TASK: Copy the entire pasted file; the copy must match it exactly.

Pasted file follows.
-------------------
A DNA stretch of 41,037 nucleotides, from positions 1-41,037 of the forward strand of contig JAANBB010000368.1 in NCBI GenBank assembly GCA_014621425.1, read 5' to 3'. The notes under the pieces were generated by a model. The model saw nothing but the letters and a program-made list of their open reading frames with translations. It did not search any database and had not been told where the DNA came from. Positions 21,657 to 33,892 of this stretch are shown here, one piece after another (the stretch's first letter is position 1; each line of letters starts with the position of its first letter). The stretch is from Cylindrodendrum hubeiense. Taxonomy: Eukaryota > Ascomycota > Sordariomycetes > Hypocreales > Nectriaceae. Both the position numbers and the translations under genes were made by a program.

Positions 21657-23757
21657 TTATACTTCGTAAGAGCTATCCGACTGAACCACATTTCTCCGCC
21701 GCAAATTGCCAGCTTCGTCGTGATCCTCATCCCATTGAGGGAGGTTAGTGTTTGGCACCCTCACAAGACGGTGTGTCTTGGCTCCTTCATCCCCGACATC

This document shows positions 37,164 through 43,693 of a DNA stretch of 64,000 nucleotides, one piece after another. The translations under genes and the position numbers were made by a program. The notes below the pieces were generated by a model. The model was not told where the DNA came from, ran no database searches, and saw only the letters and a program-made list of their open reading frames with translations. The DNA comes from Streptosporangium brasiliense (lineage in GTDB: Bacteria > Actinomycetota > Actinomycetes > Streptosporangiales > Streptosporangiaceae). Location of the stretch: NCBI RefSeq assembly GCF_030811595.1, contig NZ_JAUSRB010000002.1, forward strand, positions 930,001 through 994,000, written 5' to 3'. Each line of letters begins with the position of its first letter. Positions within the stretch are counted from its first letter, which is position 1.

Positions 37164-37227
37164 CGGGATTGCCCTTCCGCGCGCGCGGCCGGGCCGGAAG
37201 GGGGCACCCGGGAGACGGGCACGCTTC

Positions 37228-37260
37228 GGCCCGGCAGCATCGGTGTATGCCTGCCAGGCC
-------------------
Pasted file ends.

A DNA stretch of 41,037 nucleotides, from positions 1-41,037 of the forward strand of contig JAANBB010000368.1 in NCBI GenBank assembly GCA_014621425.1, read 5' to 3'. The notes under the pieces were generated by a model. The model saw nothing but the letters and a program-made list of their open reading frames with translations. It did not search any database and had not been told where the DNA came from. Positions 21,657 to 33,892 of this stretch are shown here, one piece after another (the stretch's first letter is position 1; each line of letters starts with the position of its first letter). The stretch is from Cylindrodendrum hubeiense. Taxonomy: Eukaryota > Ascomycota > Sordariomycetes > Hypocreales > Nectriaceae. Both the position numbers and the translations under genes were made by a program.

Positions 21657-23757
21657 TTATACTTCGTAAGAGCTATCCGACTGAACCACATTTCTCCGCC
21701 GCAAATTGCCAGCTTCGTCGTGATCCTCATCCCATTGAGGGAGGTTAGTGTTTGGCACCCTCACAAGACGGTGTGTCTTGGCTCCTTCATCCCCGACATC

This document shows positions 37,164 through 43,693 of a DNA stretch of 64,000 nucleotides, one piece after another. The translations under genes and the position numbers were made by a program. The notes below the pieces were generated by a model. The model was not told where the DNA came from, ran no database searches, and saw only the letters and a program-made list of their open reading frames with translations. The DNA comes from Streptosporangium brasiliense (lineage in GTDB: Bacteria > Actinomycetota > Actinomycetes > Streptosporangiales > Streptosporangiaceae). Location of the stretch: NCBI RefSeq assembly GCF_030811595.1, contig NZ_JAUSRB010000002.1, forward strand, positions 930,001 through 994,000, written 5' to 3'. Each line of letters begins with the position of its first letter. Positions within the stretch are counted from its first letter, which is position 1.

Positions 37164-37227
37164 CGGGATTGCCCTTCCGCGCGCGCGGCCGGGCCGGAAG
37201 GGGGCACCCGGGAGACGGGCACGCTTC

Positions 37228-37260
37228 GGCCCGGCAGCATCGGTGTATGCCTGCCAGGCC